What is LawBrain?
It's a living legal community making laws accessible and interactive. Click Here to get Started »

Supreme Court cases (2000-2009) - Bankruptcy Law

From lawbrain.com

The Supreme Court through its opinions has sought to clarify federal bankruptcy code[1], which has seen at least one major overhaul in this period.

The list of cases below represents significant bankruptcy-related decisions in the last decade. The case captions appear with short summaries and links to the full Supreme Court opinions. For more US Supreme Court cases, you may wish to visit the FindLaw US Supreme Court Center.

Contents

Travelers Indemn. Co. v. Bailey (2009)

In objections to a settlement of tort claims against the insurer of an asbestos manufacturer, the Court of Appeals' order sustaining the objections is reversed where the terms of a prior injunction issued in bankruptcy proceedings regarding the manufacturer barred direct actions against Defendant, and the finality of the Bankruptcy Court's orders generally stood in the way of challenging their enforceability.

Florida Dep't of Revenue v. Piccadilly Cafetarias, Inc. (2008)

In the bankruptcy context, 11 U.S.C. section 1146(a)'s stamp-tax exemption does not apply to transfers made before a plan is confirmed under Chapter 11.

Travelers Cas. & Surety Co. of Am. v. Pac. Gas & Elec. Co. (2007)

Federal bankruptcy law does not disallow contract-based claims for attorney's fees based solely on the fact that the fees were incurred litigating bankruptcy law issues.

Marrama v. Citizens Bank of Massachusetts (2007)

In a bankruptcy case involving the issue of whether a debtor in a Chapter 7 proceeding, despite bad faith conduct, has an absolute right to convert under section 706(a) of the Bankruptcy Code, the Court rules that the courts in this case correctly held that the debtor forfeited his right to proceed under Chapter 13. The Court does not indicate with precision what conduct qualifies as "bad faith" sufficient to permit a bankruptcy judge to dismiss a Chapter 13 case or to deny conversion from Chapter 7, except to indicate the debtor's conduct must be atypical.

Howard Delivery Serv., Inc. v. Zurich Am. Ins. Co. (2006)

In the context of bankruptcy law, premiums owed by an employer to a workers' compensation carrier do not fit within 11 U.S.C. section 507(a)(5), which accords priorities, among unsecured creditors' claims, for unpaid contributions to "an employee benefit plan."

Cent. Virginia Cmty. Coll. v. Katz (2006)

A bankruptcy trustee's proceeding to set aside the debtor's preferential transfers to state agencies is not barred by sovereign immunity. Pursuant to the Bankruptcy Clause, Congress may, at its option, either treat states in the same way as other creditors insofar as concerns "Laws on the subject of Bankruptcies" or exempt them from operation of such laws.

Till v. SCS Credit Corp. (2004)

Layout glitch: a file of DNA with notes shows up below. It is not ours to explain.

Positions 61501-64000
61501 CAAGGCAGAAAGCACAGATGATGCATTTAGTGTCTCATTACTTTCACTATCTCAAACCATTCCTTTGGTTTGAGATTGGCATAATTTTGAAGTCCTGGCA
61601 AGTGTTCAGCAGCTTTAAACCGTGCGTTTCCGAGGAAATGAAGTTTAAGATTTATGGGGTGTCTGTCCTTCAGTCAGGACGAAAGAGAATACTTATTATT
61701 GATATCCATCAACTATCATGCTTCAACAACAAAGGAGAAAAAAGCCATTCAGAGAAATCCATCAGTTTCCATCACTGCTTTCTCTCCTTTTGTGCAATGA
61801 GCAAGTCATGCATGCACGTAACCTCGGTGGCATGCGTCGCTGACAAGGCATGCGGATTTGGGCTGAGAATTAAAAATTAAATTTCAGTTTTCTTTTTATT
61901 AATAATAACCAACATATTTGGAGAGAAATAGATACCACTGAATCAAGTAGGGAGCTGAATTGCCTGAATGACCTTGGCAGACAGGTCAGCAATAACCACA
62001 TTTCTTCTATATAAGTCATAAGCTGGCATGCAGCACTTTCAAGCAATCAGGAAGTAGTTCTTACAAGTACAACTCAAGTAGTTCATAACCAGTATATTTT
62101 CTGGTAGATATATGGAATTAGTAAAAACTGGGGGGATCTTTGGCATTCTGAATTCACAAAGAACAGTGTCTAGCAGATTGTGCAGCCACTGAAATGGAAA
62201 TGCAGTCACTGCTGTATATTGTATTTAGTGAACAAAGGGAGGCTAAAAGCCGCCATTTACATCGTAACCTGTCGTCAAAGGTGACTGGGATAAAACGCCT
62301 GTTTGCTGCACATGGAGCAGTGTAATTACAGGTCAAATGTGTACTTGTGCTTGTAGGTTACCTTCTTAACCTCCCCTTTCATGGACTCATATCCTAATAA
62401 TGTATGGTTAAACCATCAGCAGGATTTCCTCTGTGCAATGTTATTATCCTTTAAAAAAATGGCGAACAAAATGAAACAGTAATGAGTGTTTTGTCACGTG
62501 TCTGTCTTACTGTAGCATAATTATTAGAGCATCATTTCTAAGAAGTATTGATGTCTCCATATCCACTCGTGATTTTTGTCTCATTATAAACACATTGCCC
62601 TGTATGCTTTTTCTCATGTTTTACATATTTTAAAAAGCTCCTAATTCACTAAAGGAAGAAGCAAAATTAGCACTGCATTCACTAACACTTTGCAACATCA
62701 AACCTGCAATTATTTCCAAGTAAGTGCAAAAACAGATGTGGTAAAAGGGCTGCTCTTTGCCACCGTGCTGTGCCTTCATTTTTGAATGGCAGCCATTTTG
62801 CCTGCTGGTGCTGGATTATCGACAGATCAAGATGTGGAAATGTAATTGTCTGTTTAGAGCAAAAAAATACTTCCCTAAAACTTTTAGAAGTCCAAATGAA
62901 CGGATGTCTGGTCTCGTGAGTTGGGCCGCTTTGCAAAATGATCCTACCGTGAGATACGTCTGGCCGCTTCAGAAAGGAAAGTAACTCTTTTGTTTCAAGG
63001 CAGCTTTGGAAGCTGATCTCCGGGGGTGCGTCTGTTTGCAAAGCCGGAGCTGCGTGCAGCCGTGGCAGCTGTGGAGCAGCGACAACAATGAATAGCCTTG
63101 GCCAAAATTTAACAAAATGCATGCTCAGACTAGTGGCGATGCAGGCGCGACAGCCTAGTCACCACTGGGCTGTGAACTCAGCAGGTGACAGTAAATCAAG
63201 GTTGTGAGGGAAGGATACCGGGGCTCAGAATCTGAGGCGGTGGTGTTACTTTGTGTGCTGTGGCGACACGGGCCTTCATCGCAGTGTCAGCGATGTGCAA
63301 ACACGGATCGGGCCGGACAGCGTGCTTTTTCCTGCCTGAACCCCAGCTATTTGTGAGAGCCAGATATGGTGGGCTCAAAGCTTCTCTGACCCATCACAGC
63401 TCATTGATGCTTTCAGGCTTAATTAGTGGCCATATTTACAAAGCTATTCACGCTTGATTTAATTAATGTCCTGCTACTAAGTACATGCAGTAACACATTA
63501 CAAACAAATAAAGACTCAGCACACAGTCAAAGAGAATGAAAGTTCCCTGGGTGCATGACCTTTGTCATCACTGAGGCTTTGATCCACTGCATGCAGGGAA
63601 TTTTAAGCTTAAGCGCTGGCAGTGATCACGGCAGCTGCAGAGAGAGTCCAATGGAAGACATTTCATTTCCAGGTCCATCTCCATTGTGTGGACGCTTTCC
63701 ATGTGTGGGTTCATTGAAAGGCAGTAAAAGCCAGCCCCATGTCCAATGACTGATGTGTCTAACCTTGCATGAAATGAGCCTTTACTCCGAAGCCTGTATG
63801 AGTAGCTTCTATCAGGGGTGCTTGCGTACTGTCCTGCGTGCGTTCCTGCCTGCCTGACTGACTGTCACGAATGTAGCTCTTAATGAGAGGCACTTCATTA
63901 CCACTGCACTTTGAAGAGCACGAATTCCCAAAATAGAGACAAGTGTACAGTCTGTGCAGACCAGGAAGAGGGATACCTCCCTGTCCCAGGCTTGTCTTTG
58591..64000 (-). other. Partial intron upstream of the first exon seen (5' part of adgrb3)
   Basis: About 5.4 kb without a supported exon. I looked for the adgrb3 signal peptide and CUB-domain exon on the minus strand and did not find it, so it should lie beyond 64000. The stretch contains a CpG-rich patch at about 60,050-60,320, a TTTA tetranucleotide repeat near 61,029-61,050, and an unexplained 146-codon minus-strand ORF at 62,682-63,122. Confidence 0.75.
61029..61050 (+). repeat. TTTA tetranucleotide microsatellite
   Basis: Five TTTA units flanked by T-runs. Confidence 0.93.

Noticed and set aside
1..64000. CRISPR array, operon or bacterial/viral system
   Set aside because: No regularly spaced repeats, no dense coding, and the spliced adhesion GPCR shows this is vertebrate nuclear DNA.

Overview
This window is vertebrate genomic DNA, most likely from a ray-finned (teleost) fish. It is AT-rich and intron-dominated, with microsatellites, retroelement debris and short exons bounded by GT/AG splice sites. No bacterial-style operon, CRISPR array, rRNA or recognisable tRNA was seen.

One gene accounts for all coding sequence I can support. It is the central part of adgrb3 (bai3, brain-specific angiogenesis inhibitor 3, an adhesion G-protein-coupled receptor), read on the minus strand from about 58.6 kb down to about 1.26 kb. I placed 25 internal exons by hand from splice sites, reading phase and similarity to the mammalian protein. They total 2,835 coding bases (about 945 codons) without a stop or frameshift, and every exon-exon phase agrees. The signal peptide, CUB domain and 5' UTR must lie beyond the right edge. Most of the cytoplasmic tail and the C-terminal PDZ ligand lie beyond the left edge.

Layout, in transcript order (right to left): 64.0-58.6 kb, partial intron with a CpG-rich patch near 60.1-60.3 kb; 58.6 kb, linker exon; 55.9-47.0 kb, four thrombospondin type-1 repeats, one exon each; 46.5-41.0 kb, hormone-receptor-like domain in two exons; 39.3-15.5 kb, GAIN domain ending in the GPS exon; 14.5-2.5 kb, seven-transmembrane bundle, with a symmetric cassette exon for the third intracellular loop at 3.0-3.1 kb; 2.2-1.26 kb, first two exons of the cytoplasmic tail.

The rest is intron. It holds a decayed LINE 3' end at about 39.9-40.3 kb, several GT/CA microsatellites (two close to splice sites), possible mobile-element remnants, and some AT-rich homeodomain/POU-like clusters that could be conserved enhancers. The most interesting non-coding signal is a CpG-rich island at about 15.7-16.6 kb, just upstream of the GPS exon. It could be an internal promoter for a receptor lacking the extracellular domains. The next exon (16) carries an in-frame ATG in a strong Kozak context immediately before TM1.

Four justices conclude that the "prime-plus" or "formula rate" best meets the purposes of the Bankruptcy Code's cram down provision; because the proposed 9.5% interest rate is higher than the risk-free rate, it is sufficient to account for the time value of money, which is all 11 U.S.C. section 1325(a)(5)(B)(ii) requires.

Tennessee Student Assistance Corp. v. Hood (2004)

A bankruptcy court's discharge of a student loan debt that was guaranteed by a state entity does not implicate the state's Eleventh Amendment immunity. The Court declined to decide whether a bankruptcy court's exercise of personal jurisdiction over a state would be valid under the Eleventh Amendment.

Lamie v. U.S. Trustee (2004)

11 U.S.C. Sec. 330(a)(1) does not authorize compensation awards to debtor's attorneys from estate funds, unless they are employed as authorized under Sec. 327. To be paid from estate funds under Sec. 330(a)(1) in a Chapter 7 case, the attorney must be employed by the trustee and approved by the court.

Kontrick v. Ryan (2004)

A debtor forfeits the right to challenge a creditor's objection to discharge as untimely under Federal Rule of Bankruptcy Procedure 4004  if the debtor does not raise the rule's time limitation before the bankruptcy court reaches the merits of the creditor's objection to discharge.


Archer v. Warner (2003)

A debt for money promised in a settlement agreement accompanied by the release of underlying tort claims can amount to a debt for money obtained by fraud, within the terms of the Bankruptcy Code's non-dischargeability statute, 11 U.S.C. section 523(a)(2)A).


Fed. Communication Comm'n v. NextWave Personal Communications, Inc. (2003)

11 U.S.C. section 525 prohibits the FCC from revoking licenses held by a bankruptcy debtor upon the debtor's failure to make timely payments to the FCC for purchase of the licenses. It is undisputed that the FCC is a "governmental unit" that has "revoke[d]" a "license," and that NextWave is a "debtor" under the Bankruptcy Act.

Young v. United States (2002)

The lookback period under Section 507(a)(8)(A)(i) of the Bankruptcy Code is tolled during the pendency of a prior bankruptcy petition, making an IRS claim for debtor's taxes non-dischargeable due to the automatic stay imposed under 11 U.S.C. section 362  during a prior Chapter 13  bankruptcy proceeding, even if debtors obtained a discharge under their newer Chapter 7 petition.



  • This LawBrain entry is a stub. Please help us expand it! Click the 'Edit' tab above to add to this page.

  1. 11 U.S.C. Section 101 et seq.

Contributors

FindLaw AHK, FindLaw Nira, FindLaw VM